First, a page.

About us

Executive, Staff and Stewards

Executive Board

President: Noreen Cauley

Treasurer: Dani Reimer

VP Internal: Haley Malouin

Chief Steward Unit 2: Patti Kmiec & Esther Post

Chief Steward Unit 1: Molly Alderman

VP External: Maria Vorobeva & Emily Quaile

Recording Secretary: Theya Seywerd

VP, Unit 1: Ariel Becherer

VP, Unit 2: Cheryl Cundell & Morgan Rooney


Business Agent & Organizer: Codie Fortin-Lalonde


Mobilization Coordinator and Grievance officer: Pierre-Julien Blais


Strike Coordinator: James Murray




Who we are

What is CUPE 4600?

Local 4600 of the Canadian Union of Public Employees (CUPE 4600), represents all Teaching Assistants, internally-funded Research Assistants, and Contract Instructors at Carleton University. It is the largest union on campus, with nearly 3000 members.

Our History

In 1979 Teaching Assistants founded CUPE 2323, in response to widespread workplace inequality across campus. Teaching Assistants received different rates of pay for the same work, had no guarantee of reappointment in successive terms, had no job security, could be fired with little to no warning, and no access to benefits of any kind. Since that time, your union has negotiated over 15 Collective Agreements with Carleton University, and steadily improved the wages, job security, and benefits for all TAs and Contract Instructors.

The contract instructors, then called Sessional Lecturers, formed their own local, CUPE 3805 in 1996, after a five-month organizing drive supported by the TA local, CUPE 2323. They negotiated a first collective agreement that lasted from 1995-1998. They organized around issues of job security and pay, as well as for a grievance process that would help them address workplace complaints.

In 1997 both units voted to merge into what is now CUPE 4600. Both units thought that by bargaining and mobilizing together, they could get better pay and working conditions for each other.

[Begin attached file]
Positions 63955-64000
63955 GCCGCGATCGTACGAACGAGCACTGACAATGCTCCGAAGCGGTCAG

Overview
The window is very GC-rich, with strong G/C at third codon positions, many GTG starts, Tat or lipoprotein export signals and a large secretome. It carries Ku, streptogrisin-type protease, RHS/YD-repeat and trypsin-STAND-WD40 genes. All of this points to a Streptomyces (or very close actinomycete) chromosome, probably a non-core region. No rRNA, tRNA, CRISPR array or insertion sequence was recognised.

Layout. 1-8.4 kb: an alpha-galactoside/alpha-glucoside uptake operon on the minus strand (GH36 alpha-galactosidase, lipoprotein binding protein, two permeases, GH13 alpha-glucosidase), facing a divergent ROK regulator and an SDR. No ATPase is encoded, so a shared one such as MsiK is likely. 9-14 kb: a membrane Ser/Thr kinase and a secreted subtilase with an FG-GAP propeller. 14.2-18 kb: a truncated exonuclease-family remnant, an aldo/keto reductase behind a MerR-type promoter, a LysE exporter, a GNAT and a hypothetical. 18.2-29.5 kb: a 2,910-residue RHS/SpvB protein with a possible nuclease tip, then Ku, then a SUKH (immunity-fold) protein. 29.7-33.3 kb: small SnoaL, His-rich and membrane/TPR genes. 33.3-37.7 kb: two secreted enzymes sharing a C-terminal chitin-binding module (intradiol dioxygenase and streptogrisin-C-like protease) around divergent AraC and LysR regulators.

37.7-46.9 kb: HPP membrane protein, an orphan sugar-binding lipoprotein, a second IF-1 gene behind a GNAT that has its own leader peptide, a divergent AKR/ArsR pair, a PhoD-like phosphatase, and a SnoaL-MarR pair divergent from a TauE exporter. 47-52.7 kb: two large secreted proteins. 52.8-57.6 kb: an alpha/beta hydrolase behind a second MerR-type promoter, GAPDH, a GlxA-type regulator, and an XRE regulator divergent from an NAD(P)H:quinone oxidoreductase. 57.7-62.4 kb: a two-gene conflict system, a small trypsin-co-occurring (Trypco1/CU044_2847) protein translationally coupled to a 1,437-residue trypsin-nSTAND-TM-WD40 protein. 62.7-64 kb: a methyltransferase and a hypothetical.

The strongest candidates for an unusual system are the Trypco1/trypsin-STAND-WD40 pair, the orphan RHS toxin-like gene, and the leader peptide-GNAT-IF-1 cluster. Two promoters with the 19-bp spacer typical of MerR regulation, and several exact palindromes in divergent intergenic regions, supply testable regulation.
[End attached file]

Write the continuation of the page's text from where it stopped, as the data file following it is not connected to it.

The new local was founded in 1998 and negotiated their first set of collective agreements together that year.

Today, CUPE 4600 represents over 2,100 Teaching Assistants, as well as 1000 Contract Instructors. The Executive Board, Union Stewards, and Caucus Chairs are elected each year from among the membership.

CUPE 4600 is a member-driven union! We are only as strong as our active members.


Equality statement and Land Acknowledgement

Equality Statement

Union solidarity is based on the principle that union members are equal and deserve mutual respect at all levels. Any behaviour that creates conflict prevents us from working together to strengthen our union.

As unionists, mutual respect, cooperation and understanding are our goals. We should neither condone nor tolerate behaviour that undermines the dignity or self-esteem of any individual or creates an intimidating, hostile or offensive environment.

Discriminatory speech or conduct which is racist, sexist, transphobic or homophobic hurts and thereby divides us. So too, does discrimination on the basis of ability, age, class, religion, language and ethnic origin.

Sometimes discrimination takes the form of harassment. Harassment means using real or perceived power to abuse, devalue or humiliate. Harassment should not be treated as a joke. The uneasiness and resentment that it creates are not feelings that help us grow as a union.

Discrimination and harassment focus on characteristics that make us different; and they reduce our capacity to work together on shared concerns such as decent wages, safe working conditions, and justice in the workplace, society and in our union.

CUPE’s policies and practices must reflect our commitment to equality. Members, staff and elected officers must be mindful that all persons deserve dignity, equality and respect.

Land Acknowledgement 

CUPE 4600 acknowledges that we are on unceded Algonquin territory. The intent of our acknowledgment is to recognize the myriad ways that our larger colonial communities are implicated in the ongoing impacts on First Nations people. Through this acknowledgment we hereby commit to continually recognize and challenge the influences of settler society on our working and living conditions, and the impacts of genocide, oppression and exclusion on the wider communities around us.